I don’t expect for most women to share in my unusual interest in theology and exegesis (or so I’ve been told).  But I would hope to garner some interest in studying theology, to encourage greater thinking about what God has so graciously condescended to reveal to us and to hopefully avoid the pitfalls of needing emotionally charged learning that may never lead us to where we need to go.

    81 replies to "Why I Think Women Need to Study Theology"

    • scottidog

      I couldn’t agree more, Michael. I’m a woman, and I detest most “women’s ministry” because it’s so silly and shallow. There is a certain type of Christian woman who seem to believe that Bible Study and deep thinking are just for the boys. I don’t need one more recipe to keep my man happy, I need to drink deeply from the Word and learn to teach it to others. Thanks for having the guts to print this. I know you’re going to get blasted for it.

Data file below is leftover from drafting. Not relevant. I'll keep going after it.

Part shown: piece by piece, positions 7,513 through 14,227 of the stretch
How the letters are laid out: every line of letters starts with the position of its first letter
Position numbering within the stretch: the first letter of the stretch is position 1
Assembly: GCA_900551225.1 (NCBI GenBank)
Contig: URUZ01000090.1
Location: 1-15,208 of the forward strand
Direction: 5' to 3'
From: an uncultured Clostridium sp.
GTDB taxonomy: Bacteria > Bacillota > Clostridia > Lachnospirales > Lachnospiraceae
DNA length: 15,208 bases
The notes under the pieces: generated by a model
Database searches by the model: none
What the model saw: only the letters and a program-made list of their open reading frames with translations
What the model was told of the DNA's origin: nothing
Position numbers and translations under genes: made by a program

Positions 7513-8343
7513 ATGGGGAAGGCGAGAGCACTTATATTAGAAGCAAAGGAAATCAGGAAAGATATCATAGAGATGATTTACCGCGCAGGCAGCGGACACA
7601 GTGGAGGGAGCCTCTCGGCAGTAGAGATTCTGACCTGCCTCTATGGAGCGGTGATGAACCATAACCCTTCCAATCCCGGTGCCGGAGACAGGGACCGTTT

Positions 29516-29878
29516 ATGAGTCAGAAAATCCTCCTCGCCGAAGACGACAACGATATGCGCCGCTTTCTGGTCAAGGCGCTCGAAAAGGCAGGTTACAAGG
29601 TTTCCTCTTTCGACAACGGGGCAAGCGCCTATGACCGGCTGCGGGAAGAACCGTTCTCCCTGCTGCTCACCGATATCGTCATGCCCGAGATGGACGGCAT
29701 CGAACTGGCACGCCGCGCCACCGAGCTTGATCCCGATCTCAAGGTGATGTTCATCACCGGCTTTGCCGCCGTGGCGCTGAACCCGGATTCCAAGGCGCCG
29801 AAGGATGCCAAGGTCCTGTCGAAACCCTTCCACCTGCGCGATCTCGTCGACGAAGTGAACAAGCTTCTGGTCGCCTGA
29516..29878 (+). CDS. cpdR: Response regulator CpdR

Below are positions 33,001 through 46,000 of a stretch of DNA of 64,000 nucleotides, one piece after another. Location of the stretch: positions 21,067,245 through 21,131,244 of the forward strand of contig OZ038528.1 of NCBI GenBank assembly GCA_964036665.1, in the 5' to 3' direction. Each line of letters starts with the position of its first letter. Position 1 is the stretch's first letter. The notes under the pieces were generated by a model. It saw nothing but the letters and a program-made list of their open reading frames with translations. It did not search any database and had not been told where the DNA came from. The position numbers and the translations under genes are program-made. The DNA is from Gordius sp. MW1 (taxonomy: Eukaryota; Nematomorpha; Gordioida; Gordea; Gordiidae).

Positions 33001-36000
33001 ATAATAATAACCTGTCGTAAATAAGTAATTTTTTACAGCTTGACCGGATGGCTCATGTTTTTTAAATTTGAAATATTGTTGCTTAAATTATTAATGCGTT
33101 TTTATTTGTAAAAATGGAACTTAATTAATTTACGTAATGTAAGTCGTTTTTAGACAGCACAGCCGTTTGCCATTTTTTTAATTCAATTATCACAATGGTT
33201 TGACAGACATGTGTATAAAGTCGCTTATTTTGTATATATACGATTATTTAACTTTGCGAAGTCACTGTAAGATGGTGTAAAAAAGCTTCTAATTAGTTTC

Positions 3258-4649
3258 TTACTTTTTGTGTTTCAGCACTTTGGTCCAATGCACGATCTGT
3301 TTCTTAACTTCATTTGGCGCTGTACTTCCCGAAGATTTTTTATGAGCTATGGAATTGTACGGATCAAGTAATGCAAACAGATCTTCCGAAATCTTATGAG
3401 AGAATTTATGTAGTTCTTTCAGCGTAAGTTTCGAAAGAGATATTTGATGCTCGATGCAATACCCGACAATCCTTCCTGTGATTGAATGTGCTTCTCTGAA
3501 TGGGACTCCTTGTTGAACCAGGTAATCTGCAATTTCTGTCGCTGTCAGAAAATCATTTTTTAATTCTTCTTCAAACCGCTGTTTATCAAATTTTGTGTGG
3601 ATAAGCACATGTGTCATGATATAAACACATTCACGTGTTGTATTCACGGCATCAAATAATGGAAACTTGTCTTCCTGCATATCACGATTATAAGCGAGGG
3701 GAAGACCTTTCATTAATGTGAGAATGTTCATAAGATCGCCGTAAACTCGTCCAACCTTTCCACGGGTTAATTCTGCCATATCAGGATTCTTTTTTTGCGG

• Lisa Robinson

      Actually, Michael didn’t write it, I did. Although, I still might get blasted for it.

      • nannette

        Lisa, I’m so glad i stumbled across this, becaue that’s exactly how i feel. This is refreshing. I’m getting to begin a study on systematic theology. I was beginning to think something was wrong because i don’t like women’s bible studies. Thanks!

    • Lisie

      I’m fairly young, so I have much more experience with most church’s youth ministries than women’s ministries, but your assessment seems very accurate. I think many areas of the church today need more focus on theology and exegesis, but women’s ministry is one of the areas that needs it most. By the way, you’re not the only woman with the unusual interest in theology and exegesis. There are at least two of us in existence. 🙂

    • Ruth

      I am a women & you are right!!!!! Thank you Lisa!

    • Neil Damgaard

      Well I am not a women, but here’s my problem: I can’t figure out how to cut and paste these PnP articles without the pages being full of black and me going broke on toner!